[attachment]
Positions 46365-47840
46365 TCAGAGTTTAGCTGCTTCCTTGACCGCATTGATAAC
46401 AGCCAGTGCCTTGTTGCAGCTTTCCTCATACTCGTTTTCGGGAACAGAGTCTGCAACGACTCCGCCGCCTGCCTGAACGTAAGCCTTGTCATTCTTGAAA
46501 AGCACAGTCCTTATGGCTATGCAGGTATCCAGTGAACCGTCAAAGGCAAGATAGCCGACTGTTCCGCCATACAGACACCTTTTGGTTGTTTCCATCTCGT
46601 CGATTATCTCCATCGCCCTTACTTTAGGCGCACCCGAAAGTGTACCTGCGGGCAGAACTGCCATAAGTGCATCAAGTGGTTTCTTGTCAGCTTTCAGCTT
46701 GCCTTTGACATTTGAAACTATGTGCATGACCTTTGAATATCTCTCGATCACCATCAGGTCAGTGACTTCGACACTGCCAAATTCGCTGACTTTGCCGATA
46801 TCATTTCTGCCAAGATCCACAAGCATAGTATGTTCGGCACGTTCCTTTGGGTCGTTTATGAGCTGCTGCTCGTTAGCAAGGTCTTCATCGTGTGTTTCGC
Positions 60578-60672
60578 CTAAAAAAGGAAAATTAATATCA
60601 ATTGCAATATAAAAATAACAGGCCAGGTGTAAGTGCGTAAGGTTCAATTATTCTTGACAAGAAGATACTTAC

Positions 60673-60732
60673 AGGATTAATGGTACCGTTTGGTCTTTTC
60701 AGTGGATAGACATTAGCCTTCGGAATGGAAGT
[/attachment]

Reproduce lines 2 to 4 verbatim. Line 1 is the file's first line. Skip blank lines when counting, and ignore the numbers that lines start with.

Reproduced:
46365 TCAGAGTTTAGCTGCTTCCTTGACCGCATTGATAAC
46401 AGCCAGTGCCTTGTTGCAGCTTTCCTCATACTCGTTTTCGGGAACAGAGTCTGCAACGACTCCGCCGCCTGCCTGAACGTAAGCCTTGTCATTCTTGAAA
46501 AGCACAGTCCTTATGGCTATGCAGGTATCCAGTGAACCGTCAAAGGCAAGATAGCCGACTGTTCCGCCATACAGACACCTTTTGGTTGTTTCCATCTCGT